All sample patties were placed in a plastic bag, thermal treated in 75℃ water-bath (DX9, Hanyoung Co., Korea) for 30 min, and cooled down to ambient for 60 min. The surface exudates were gently wiped out using a tissue, and all samples were cut into a strip (1 cm × 1 cm × 5 cm) and sheared using a texture analyzer (CT3, Brookfield Engineering Labs Inc., USA) equipped with a knife (TA-SBA, Brookfield Engineering Labs) under the conditions of 1.5 mm/s test speed and a trigger load of 1 g.
- Statistical analysis
Complete randomized block design was adopted to estimate the effects of SPHs concentrations on the physico-chemical properties of pork patties. Means collected from three entirely repeated experiments were analyzed by oneway analysis of variance (ANOVA) using SAS 9.1 (SAS Institute Inc., USA). When the main effect (SPHs concentration) was significant ( p <0.05), the means were separated by Duncan’s multiple range test.
Results and Discussion
- Color and appearance
The color parameters of pork patties after 14 d storage are given in Fig. 1 . The L * value of all SPHs-treated patties exhibited significantly lower L * value than that of untreated control ( p <0.05). Among SPHs treatments, addition of 2% SPHs showed the lowest L * value among patties. Meanwhile, a * values of SPHs treatments were significantly higher than those of control ( p <0.05). However, increasing SPHs concentration tended to decrease the a * of patties. The b * value of patties indicated that >2.0% SPHs addition decreased the b * of pork patties significantly compared to that of control ( p <0.05). The result suggested that the addition of SPHs prevented or delayed the myoglobin oxidation by acting as an anti-oxidant which was also in accordance with other findings ( Aida Peña-Ramos and Xiong, 2002 , 2003 ). The differences in color parameters of patties manufactured with and without SPHs were also confirmed by visual appearance as depicted in Fig. 2 . Control exhibited brownish color after storage of 14 d, while SPH treatments maintained their light red color during storage. However, some browning appearance was also evidenced in patties containing greater than 2.5% of SPHs. In general, the color changes of patties, which are easily recognized by consumers, were attributed to metmyoglobin formation ( Byeon ., 2009 ; Chun ., 2013 ). Since the oxidative color defect of meat products were characterized by lower a * with higher L * and b * values ( Kim ., 2012 ), this study demonstrated that the addition of SPHs successfully prevented the metmyoglobin formation in pork patties during refrigerated storage. Still, it was unclear why the color of patties containing 2.5-3% SPHs showed negative characteristics compared to those containing < 2.0%. In fact, SPHs prepared by SWP had a dark brownish color, and large addition of SPHs could have affected the color of final product. Alternately, soy protein also contains large amount of lipoxygenase which takes part in various oxidative metabolisms ( Brash, 1999 ). It was possible that the lipoxygenase residue which was not completely hydrolyzed by SWP could affect the oxidative reaction in pork patties during storage, which warrants further exploration. Consequently, usage of < 2% of SPHs was favorable in stabilizing the color of pork patties for long chilled storage periods.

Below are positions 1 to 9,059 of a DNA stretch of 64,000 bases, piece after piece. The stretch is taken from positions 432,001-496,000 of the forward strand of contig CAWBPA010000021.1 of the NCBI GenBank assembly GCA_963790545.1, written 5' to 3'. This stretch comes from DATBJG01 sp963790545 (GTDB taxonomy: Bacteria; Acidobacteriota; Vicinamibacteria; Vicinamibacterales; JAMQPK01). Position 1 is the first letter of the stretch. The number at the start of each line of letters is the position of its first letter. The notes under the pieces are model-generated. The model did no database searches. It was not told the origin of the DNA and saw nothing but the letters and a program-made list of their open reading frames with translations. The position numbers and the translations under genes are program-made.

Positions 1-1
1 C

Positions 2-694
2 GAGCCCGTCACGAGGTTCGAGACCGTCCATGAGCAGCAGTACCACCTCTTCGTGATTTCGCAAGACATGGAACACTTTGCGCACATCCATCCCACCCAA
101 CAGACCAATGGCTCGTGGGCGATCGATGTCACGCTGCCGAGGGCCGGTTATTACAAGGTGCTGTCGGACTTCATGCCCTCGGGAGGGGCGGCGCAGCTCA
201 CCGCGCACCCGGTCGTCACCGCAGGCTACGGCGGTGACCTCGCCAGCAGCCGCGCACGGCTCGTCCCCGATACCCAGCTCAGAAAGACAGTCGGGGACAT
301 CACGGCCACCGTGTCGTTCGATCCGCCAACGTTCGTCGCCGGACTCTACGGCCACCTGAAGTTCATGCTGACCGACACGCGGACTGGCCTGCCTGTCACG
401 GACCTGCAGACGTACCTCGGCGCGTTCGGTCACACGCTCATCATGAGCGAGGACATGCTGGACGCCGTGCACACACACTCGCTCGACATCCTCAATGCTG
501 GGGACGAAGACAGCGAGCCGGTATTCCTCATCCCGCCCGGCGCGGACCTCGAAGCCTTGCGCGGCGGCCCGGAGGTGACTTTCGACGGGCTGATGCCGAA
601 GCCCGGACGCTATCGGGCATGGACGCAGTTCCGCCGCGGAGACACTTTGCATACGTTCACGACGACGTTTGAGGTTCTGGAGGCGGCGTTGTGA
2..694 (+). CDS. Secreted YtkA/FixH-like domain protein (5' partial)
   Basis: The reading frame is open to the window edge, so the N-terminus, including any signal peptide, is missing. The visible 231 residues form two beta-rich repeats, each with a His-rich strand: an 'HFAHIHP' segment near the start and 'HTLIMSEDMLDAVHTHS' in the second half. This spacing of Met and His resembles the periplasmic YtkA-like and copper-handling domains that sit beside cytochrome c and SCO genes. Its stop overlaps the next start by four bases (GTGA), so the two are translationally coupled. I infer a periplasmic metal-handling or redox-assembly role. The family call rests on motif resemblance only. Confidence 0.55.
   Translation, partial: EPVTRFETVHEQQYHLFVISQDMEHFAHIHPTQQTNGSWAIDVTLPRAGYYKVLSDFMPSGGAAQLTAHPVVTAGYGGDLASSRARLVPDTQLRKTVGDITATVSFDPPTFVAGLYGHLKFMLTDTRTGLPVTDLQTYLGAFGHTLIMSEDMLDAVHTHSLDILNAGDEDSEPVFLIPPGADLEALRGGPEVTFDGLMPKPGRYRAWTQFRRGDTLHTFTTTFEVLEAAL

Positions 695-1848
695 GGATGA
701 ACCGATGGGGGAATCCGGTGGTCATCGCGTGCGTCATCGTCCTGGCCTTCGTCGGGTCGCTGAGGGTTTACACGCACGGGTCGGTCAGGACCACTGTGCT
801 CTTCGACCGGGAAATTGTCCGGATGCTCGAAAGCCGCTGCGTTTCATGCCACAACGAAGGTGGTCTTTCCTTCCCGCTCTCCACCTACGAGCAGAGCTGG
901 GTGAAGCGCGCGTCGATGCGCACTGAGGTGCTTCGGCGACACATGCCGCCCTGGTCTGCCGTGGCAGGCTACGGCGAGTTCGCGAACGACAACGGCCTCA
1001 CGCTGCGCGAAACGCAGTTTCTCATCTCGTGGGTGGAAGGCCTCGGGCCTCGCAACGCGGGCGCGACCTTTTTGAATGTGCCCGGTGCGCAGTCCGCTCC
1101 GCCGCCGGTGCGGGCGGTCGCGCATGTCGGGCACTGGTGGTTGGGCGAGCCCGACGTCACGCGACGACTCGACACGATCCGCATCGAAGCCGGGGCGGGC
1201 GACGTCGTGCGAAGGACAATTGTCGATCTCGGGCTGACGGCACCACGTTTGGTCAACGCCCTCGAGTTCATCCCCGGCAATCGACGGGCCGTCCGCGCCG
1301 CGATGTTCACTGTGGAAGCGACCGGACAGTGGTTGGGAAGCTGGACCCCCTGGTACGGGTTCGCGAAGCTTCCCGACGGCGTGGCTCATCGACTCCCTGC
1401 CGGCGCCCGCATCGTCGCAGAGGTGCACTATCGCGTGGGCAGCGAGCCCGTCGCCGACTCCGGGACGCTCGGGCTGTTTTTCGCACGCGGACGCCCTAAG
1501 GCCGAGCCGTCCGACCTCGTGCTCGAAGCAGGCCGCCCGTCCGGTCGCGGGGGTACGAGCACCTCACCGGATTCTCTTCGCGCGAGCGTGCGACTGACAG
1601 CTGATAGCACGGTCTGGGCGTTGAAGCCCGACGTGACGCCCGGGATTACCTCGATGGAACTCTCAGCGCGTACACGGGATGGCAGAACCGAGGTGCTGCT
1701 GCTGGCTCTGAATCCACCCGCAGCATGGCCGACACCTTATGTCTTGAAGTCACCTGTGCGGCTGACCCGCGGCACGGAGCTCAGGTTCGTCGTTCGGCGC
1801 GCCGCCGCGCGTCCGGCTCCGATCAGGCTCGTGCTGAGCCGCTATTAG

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Effects of concentrations of soy protein hydrolysates (SPHs) produced by subcritical water process on the CIE (A) L*, (B) a* and (C) b* of pork patties. Vertical bars indicate standard deviations. Means with different letters were significantly different (p< 0.05).
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Visual appearance of pork patties prepared with soy protein hydrolysates prepared by subcritical water process.
- Thiobarbituric acid-reactive substances (TBARS)
Lipid oxidation is a major factor causing the quality loss of pork patties. The effect of the SPHs on TBARS of pork patties is shown in Fig. 3 . Lipid oxidation of pork patties was suppressed or accelerated depending on the concentration of added SPHs. The TBARS of the patties was significantly lower than control, when low level of SPHs (0.5-1.5%) was added into the patties ( p <0.05). At 2.0-2.5% SH addition, the TBARS of the patties was not different from control, while the patties manufactured with 3.0% SPHs had significantly higher TBARS than control ( p <0.05). The former revealed that SPHs had an ability to suppress or delay lipid oxidation in meat products ( Peña-Ramos and Xiong, 2003 ; Seo and Morr, 1984 ). Meanwhile, the latter was not consistent with the result of Park . (2010) where the authors reported that the antioxidative activity of SPHs was concentration-dependent. Different results estimated in this study and other literatures suggested were resulted from the hydrolysis method and degree of protein hydrolysis. Jung . (2014) compared the hydrolysis efficiency of collagen and noted that SWP (200℃, 37.5 MPa) produced peptides with high molecular weight compared to protease. Upon protease treatment, phenolic compounds in soybean were rarely affected, while proteins including lipoxygenase were completely hydrolyzed ( Seo and Morr, 1984 ). Meanwhile, soy protein (globulins) has relatively high thermal stability, thus part of proteins could be retained after SWP treatment. Eventually, these unaffected protein portions would attribute to oxidative reaction as shown by high TBARS and discoloration of pork patties during storage.